Time for Change
A Happy and Healthy New Year to everyone.
Its 2018, a new year and time for a change.
Since about 2000 I have been working on the concept of online legal services and “elawyering”.
Since about 2000 I have been working on the concept of online legal services and “elawyering”. Beginning in 2000, I co-chaired the American Bar Association's eLawyering Task Force, with my colleague Marc Lauritsen, publishing articles about the eLawyering concept, publishing guidelines on the delivery of online legal services, guidelines for operating law practices in the cloud and creating the ABA's James Keane Award for Excellence in eLawyering. These concepts have now mainstreamed in the legal profession, and the ABA's Law Practice Division recently sunset the eLawyering Task Force.
These concepts have now mainstreamed in the legal profession, and the ABA's Law Practice Division recently sunset the eLawyering Task Force.
So, I felt it was time to move in a new direction and “reboot.”
For many years I published a blog on eLawyering. I discontinued it, effective today, moved some of the most relevant content to this blog. I will writing about a broader range of subjects on the future of the legal profession and the delivery of legal services.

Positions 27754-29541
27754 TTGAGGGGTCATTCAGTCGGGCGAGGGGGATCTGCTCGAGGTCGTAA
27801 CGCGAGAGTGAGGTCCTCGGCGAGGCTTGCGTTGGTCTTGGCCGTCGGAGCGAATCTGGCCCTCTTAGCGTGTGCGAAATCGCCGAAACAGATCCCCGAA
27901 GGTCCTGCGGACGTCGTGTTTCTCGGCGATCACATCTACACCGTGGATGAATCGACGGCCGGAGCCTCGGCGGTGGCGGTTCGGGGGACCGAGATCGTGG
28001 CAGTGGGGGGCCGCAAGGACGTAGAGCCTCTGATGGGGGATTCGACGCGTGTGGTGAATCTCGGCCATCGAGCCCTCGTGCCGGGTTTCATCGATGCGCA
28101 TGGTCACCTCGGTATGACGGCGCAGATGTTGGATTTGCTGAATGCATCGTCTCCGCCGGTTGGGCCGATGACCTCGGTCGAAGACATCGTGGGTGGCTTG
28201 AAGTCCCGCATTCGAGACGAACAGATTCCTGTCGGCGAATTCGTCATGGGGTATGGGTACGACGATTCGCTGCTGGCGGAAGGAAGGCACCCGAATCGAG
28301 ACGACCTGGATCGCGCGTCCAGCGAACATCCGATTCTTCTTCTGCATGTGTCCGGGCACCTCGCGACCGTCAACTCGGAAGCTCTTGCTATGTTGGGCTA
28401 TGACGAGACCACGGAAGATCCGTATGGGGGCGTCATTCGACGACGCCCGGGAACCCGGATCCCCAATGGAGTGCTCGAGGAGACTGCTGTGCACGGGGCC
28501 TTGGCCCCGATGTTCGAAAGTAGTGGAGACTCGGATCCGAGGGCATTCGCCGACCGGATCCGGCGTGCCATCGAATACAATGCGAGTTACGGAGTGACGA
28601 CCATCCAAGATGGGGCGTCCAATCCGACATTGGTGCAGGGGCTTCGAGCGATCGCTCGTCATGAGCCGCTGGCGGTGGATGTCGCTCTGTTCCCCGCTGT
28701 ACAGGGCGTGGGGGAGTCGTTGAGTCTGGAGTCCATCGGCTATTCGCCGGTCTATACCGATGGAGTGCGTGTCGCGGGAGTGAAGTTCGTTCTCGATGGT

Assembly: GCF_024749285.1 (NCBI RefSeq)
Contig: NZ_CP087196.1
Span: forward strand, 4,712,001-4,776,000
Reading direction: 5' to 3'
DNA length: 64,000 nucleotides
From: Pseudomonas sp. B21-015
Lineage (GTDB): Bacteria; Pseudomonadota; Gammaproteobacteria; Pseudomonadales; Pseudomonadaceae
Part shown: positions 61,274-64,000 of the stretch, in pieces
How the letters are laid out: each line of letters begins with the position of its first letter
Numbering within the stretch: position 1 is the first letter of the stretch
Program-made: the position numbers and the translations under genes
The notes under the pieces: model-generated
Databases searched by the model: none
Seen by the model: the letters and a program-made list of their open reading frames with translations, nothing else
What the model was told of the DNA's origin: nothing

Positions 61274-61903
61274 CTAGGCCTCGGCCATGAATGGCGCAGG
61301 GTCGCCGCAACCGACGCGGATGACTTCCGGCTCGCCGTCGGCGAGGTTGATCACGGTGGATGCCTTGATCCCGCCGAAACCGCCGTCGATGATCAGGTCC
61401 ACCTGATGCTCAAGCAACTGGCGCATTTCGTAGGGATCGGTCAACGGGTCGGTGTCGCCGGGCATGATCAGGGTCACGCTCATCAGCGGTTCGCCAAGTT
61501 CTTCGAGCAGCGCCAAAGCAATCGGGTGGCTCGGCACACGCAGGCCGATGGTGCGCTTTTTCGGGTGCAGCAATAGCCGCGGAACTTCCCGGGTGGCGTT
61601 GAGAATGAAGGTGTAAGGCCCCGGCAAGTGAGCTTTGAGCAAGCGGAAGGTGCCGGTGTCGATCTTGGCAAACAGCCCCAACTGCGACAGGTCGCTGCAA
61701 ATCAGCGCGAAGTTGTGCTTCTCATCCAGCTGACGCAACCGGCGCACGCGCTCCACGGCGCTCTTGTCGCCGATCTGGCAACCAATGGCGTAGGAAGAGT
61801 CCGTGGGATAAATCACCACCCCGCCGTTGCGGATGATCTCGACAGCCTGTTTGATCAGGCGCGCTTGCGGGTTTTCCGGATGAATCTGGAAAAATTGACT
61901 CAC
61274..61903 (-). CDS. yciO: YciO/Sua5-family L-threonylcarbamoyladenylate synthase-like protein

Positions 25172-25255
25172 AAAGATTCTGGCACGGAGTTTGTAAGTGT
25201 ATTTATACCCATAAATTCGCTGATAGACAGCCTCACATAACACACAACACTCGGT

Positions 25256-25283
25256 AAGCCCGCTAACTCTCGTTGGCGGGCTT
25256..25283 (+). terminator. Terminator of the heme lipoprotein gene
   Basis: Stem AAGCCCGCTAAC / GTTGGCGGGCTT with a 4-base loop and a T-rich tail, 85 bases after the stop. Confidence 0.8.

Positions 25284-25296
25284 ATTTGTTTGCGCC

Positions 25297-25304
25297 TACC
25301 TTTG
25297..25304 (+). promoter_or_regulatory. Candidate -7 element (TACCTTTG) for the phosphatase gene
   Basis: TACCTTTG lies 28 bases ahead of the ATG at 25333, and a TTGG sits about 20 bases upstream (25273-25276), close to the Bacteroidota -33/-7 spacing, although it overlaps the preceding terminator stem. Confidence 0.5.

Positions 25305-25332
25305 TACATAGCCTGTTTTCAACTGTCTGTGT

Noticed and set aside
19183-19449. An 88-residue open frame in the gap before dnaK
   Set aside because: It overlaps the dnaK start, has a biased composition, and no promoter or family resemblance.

Since 2000, I have been the CEO of SmartLegalForms, Inc., one of the first document automation platforms for consumers, and also running its sister company, DirectLaw, Inc., a virtual law firm platform for solos and small law firms.
Both companies are now in the very capable hands of Gregor Weeks, previously the chief technology officer for both companies and now CEO, and the developer of the DirectLaw virtual law firm platform. I am still involved in both companies, but as an advisor and not involved in day-to-day operations.
One new focus is LawMediaLabs, Inc., an incubator and vehicle to invest in and develop early stage legal technology startups. I am interested in working with companies developing apps that reduce friction between consumers and access to the legal system. My career-long interest in A2J remains unabated.
Having developed one of the first PC-based litigation support software programs way back in 1983, (a money-loser - to early on the curve), I now see in the fullness of time what I predicted foolishly almost 40 years ago - the total transformation of the practice of law by information technology. AI and the Law, for example, is not just hype.
It will be very interesting to see the transformations that will occur in the next decade and hopefully I will be around to see these early predictions fully realized.
One new project I am involved in as a co-founder is an AI startup called Intraspexion. Nick Brestoff, is the CEO and moving force. Nick has invented a patented “deep learning” technology that enables corporations to avoid or reduce litigation. Rather than spend an average of $400,000 a case in legal fees, Intraspexion’s technology identifies risks before they explode into a full blown case. The technology gives general counsel a radar screen that points the way to investigation, nipping a conflict in the bud. I would love to make a dent in the legal fee spend of large corporations and shake-up the litigation departments of large law firms. This company is an early stage startup.